As the mom of a transgender 13-year-old, this is the question I get the most from parents of LGBTQ children and youth. How can they trust that their child is right about their gender or sexual orientation? How can they tell if it’s just a phase? How can they trust that it’s not just the latest cool thing to do?
My second daughter does not like kale. I have presented it to her a thousand different ways and asked her to taste it again every time, but she has known from a very young age that she will not eat kale. I trusted that at 7 years old she knew that she didn’t like it no matter how much I love it myself. At what point do I go along with her preference and offer spinach or broccoli instead? I want to be a good mom and take care of her nutritional needs, so when do I accept that my child knows she won’t eat kale?
My children have all shown preferences for colors and flavors and types of music and styles of clothes and sports and activities at different stages of their lives. Yet, we question whether we can trust that our child knows they are attracted to a particular type of person. This is because the social implications of our child coming out as LGBTQ are far bigger than if my son chooses to play the guitar instead of the cello.
What happens if you trust them?
1. Being a former nurse, my first fear was the medical implications. Changing genders meant hormone therapy and surgery which sounded barbaric to me when I felt that I had a healthy child. And the first thing that comes to mind with a gay child is HIV/Aids and other sexually transmitted infections. The good news is that we should all be having well informed sexual education talks with all our children no matter where they fall on the LGBTQ spectrum. The other good news for parents of gender creative children is that nothing has to be permanent in the beginning.
Your child can dress as their preferred gender. It’s just clothes, and a wardrobe can be switched back at any time and any age. If your child is older and flirting with puberty, or just entered puberty and it is causing them distress, you can talk to your doctor about puberty blockers. They are reversible, and delaying puberty gives you more time to explore their gender identity. If this is a phase or something cool to do, you can ride it out.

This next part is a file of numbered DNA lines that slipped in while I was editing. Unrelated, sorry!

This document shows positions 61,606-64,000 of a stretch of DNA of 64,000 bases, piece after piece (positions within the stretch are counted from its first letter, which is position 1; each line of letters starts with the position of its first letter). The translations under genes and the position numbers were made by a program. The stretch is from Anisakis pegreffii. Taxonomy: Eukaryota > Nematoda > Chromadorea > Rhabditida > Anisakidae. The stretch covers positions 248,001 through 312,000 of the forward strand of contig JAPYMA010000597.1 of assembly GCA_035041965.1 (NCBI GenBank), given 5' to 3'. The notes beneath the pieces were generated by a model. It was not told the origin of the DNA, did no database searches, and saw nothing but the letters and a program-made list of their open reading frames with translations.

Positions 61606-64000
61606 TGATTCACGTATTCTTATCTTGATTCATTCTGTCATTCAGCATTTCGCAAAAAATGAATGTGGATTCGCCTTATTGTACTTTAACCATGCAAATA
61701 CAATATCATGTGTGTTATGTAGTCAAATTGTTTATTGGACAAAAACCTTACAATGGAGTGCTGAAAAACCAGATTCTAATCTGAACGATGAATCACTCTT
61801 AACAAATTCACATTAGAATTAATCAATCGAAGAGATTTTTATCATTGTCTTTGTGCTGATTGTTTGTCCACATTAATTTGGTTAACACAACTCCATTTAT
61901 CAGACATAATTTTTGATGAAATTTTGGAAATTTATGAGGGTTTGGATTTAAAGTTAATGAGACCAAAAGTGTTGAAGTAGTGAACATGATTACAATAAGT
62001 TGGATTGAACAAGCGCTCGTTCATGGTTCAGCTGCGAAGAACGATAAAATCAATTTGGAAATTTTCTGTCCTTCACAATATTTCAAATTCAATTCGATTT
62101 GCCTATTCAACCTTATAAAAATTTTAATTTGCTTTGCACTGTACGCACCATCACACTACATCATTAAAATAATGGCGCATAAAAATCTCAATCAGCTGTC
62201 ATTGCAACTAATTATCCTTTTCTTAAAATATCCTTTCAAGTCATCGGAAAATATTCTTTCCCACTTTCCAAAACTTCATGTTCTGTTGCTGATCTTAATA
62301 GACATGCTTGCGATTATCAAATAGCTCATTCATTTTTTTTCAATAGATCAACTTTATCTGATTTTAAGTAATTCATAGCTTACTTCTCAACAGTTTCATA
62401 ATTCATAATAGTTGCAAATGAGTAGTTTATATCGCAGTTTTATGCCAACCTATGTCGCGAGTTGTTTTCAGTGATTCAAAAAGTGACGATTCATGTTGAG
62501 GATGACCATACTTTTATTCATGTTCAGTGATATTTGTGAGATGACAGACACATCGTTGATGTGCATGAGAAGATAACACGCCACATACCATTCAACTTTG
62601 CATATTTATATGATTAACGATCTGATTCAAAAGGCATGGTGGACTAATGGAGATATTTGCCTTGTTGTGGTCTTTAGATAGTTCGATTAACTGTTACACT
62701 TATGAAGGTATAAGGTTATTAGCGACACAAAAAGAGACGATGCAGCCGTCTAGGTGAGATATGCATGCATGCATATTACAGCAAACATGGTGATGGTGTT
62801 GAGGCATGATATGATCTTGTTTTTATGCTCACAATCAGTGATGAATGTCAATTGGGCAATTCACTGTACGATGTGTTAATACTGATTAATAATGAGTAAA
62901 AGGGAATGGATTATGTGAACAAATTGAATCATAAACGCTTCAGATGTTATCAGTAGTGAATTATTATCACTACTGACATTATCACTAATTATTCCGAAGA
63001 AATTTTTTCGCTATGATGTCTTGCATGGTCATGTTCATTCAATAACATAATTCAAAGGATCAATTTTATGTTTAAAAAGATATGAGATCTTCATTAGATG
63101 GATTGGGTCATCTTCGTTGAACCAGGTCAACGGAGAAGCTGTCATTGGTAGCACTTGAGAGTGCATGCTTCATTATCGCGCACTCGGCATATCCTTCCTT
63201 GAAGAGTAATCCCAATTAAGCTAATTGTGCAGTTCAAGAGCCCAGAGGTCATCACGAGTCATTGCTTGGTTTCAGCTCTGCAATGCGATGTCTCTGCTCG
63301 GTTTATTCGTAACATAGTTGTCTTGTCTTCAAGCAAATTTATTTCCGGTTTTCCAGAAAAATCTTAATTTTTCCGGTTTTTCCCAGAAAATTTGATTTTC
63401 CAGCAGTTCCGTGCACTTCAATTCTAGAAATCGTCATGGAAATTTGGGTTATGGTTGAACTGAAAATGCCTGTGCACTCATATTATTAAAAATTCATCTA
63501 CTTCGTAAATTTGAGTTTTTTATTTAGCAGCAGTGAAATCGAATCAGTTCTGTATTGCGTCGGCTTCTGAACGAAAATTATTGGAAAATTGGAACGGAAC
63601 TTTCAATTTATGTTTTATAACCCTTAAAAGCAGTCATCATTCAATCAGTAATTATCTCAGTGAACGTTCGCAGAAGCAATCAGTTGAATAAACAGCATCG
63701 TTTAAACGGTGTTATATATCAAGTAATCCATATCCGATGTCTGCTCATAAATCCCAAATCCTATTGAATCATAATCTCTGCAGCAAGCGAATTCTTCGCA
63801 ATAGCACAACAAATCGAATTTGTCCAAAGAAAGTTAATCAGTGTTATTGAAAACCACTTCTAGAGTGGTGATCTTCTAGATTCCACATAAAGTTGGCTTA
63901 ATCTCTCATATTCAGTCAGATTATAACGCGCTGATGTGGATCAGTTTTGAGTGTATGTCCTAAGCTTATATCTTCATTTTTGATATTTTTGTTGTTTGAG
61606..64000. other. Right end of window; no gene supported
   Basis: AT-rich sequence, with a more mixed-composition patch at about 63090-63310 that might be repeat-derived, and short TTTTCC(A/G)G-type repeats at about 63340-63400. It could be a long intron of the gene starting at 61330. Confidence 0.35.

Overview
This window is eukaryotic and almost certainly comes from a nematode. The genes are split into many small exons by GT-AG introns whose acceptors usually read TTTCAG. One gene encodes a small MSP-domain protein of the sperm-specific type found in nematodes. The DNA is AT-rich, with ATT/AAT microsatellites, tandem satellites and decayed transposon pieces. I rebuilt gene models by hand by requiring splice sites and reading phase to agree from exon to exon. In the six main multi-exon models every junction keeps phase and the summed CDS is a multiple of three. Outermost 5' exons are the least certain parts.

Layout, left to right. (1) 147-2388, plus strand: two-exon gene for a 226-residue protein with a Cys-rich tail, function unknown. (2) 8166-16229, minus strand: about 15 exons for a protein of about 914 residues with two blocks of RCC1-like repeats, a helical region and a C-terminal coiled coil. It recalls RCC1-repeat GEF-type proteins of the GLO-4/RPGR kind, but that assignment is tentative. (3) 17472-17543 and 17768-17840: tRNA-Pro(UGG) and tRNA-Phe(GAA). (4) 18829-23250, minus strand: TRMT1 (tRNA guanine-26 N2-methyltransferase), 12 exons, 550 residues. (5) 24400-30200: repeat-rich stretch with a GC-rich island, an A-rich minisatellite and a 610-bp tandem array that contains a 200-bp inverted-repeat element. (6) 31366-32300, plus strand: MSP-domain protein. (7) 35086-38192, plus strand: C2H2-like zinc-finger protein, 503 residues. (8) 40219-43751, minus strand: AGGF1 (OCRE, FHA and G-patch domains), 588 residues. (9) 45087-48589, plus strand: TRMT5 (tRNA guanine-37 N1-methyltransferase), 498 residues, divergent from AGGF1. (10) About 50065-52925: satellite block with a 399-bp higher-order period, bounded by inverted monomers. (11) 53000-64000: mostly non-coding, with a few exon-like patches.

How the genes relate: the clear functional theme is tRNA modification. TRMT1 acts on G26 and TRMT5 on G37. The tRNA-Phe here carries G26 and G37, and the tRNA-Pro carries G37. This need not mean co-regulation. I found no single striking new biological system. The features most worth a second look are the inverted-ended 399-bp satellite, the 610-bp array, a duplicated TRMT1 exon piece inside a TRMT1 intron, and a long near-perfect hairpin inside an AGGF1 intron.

2. And then we have the social implications. Let’s face it, not everyone in our society is super accepting and enthusiastic about people who are “different”. Trusting that my son was indeed a boy and allowing him to dress like a boy and to change his name and pronouns was difficult for him at school and difficult for me with my friends and family. Even if this wasn’t permanent, even if we were riding out a phase, doing so in public is a big commitment to bravery, courage, and authenticity. Sometimes scary experiences are worth it. In the end, my son’s mental health far outweighed what other people thought of me.
What happens if you don’t trust them?
3. The mental health implications are undeniable. After my child settled down from a relatively short episode of suicidal thoughts, I asked the therapist in the emergency room how I could tell if my son was truly suicidal or just trying to get out of school and away from the relentless bullying he was facing there. Her advice to me was to always believe there is a suicide risk because if we don’t, and he was truly suicidal, we can’t take back our decision to ignore his plea for help.
If you don’t trust that your child knows in their heart that they are a different gender than what they were assigned at birth, or that they know who they love, you risk damaging their self-esteem. How would you like to live the rest of your life being told something that is fundamentally true about yourself, that you know to your core, has to be hidden and denied? Would you feel depressed, anxious, and live in fear of having that secret show up unexpectedly as you went about your everyday life? Is that the future you want for your child “in case it’s a phase”?
Trust me, trust them.
Of course, I am completely biased. I see the difference in my child since we embraced transition. His school grades are back to excellent, he thrives in his music lessons, he has true friendships, and there is a spark in his eyes that had been dimmed for years. Even though everything we have done for his transition to this point is still reversible, I know in my soul that he was right and that I have a son. His happiness and contentment have been worth the social implications and I would do it all again.
Do you hate it when things veer off your plan? Do you like to have control over your life as much as possible? Do you have a perfectionist streak in you?